Sal drank from a dirty liquor bottle while the buccaneers worked to retrieve their stash from a nearby cave. The liquor helped to wash away some of his grief over Blas.
Stolen loot was dragged out of the caves and packed in crates, chests and burlap bags. Then the men hauled it to their vessel anchored offshore. Even a few live chickens squawked in one box.
“All aboard!” Jean Paul said. The men hauled Sal onto the boat. He slumped over on the cramped deck, thick with scum and moss. The ship’s sails were tattered and streaked with seagull droppings. He shut his eyes and pretended to sleep.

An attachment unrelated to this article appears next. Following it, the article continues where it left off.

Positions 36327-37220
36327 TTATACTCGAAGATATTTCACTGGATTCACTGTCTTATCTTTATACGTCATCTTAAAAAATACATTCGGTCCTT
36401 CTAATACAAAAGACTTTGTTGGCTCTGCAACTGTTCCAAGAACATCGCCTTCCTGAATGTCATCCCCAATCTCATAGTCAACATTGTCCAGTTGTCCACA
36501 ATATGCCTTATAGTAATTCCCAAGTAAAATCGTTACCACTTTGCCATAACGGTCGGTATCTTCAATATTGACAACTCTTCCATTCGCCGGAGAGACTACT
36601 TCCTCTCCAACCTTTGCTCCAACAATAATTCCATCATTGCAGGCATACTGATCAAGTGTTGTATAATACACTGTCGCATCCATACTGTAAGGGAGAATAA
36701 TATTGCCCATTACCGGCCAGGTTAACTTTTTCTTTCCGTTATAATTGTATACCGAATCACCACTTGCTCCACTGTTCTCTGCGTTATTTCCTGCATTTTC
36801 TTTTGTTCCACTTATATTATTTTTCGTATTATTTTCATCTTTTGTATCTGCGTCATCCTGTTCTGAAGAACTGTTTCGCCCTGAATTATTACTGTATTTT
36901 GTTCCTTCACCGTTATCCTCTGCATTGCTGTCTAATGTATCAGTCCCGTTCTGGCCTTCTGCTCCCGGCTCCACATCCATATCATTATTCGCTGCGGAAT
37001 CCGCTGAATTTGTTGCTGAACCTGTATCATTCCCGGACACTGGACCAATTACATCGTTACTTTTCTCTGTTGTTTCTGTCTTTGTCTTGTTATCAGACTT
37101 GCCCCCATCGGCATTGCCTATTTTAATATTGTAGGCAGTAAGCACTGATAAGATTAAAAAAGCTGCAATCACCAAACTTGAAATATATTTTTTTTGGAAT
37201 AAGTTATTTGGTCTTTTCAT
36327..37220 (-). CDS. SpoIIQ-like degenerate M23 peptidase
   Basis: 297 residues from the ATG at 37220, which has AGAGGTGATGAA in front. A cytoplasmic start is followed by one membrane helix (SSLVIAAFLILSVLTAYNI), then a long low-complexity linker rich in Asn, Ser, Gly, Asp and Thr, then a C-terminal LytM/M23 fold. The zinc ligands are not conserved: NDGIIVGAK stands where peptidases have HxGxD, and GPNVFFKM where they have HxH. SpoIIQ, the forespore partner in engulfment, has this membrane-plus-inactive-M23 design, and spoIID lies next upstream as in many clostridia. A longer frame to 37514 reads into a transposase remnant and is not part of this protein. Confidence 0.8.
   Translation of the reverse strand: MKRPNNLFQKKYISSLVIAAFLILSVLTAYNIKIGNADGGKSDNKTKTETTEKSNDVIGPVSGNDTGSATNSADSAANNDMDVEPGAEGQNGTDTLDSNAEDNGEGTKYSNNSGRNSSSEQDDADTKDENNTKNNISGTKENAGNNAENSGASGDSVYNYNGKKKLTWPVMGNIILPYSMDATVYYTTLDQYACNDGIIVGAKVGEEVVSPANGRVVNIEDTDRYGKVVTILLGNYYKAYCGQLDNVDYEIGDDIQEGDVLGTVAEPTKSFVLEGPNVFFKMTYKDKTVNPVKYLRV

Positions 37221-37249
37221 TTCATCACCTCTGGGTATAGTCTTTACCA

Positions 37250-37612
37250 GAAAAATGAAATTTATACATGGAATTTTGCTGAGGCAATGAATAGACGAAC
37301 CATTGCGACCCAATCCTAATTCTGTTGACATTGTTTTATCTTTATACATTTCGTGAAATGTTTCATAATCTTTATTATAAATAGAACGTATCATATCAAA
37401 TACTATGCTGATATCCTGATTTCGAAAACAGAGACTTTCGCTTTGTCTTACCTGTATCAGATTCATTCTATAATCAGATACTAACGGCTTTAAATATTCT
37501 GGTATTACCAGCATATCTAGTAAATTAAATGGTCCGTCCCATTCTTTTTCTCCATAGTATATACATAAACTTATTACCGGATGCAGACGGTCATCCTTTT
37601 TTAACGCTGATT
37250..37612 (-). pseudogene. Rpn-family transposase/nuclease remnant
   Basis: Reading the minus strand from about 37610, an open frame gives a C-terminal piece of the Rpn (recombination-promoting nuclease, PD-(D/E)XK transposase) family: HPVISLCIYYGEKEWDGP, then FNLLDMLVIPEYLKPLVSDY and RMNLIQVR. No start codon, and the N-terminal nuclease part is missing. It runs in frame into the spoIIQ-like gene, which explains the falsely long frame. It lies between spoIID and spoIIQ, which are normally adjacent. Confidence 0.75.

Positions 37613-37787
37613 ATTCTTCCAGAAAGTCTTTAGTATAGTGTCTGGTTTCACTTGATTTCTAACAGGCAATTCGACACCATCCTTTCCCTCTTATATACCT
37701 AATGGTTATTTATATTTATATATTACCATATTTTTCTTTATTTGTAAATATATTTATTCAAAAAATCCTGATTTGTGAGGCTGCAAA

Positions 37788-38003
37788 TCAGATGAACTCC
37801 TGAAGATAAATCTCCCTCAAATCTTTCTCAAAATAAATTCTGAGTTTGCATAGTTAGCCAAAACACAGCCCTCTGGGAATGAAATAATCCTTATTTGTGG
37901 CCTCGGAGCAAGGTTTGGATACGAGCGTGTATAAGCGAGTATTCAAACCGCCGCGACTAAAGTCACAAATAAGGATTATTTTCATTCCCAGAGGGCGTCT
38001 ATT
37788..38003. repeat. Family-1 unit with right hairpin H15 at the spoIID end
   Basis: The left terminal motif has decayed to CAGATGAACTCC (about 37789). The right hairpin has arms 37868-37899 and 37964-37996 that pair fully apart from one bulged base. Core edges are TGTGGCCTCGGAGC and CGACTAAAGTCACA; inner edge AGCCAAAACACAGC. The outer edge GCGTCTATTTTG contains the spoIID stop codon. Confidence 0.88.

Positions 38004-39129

“I tell you he’s the lad we saw in Mazatlán, the military man who held the cargo,” Jacques said. He stood astride the deck as if he captained a fleet instead of this renegade pirate ship.
“You’re talking about the soldier who refused our liquor for seven days? Now, look at him. He hasn’t let go of the bottle,” Jean Paul said. “Why keep him? He’s no use to us. We’ll move faster without him.”
“Let him speak,” Jacques said. He dumped a bucket of slimy water on Sal’s head.
“Wha... what’s this?” Sal said. He spat grit and seaweed out and tried to regain his focus. Surrounded by their snarling faces, he became aware of the danger he faced.
The Devil spoke in Sal’s mind, “Listen closely, speak slowly. I know these sorts.”
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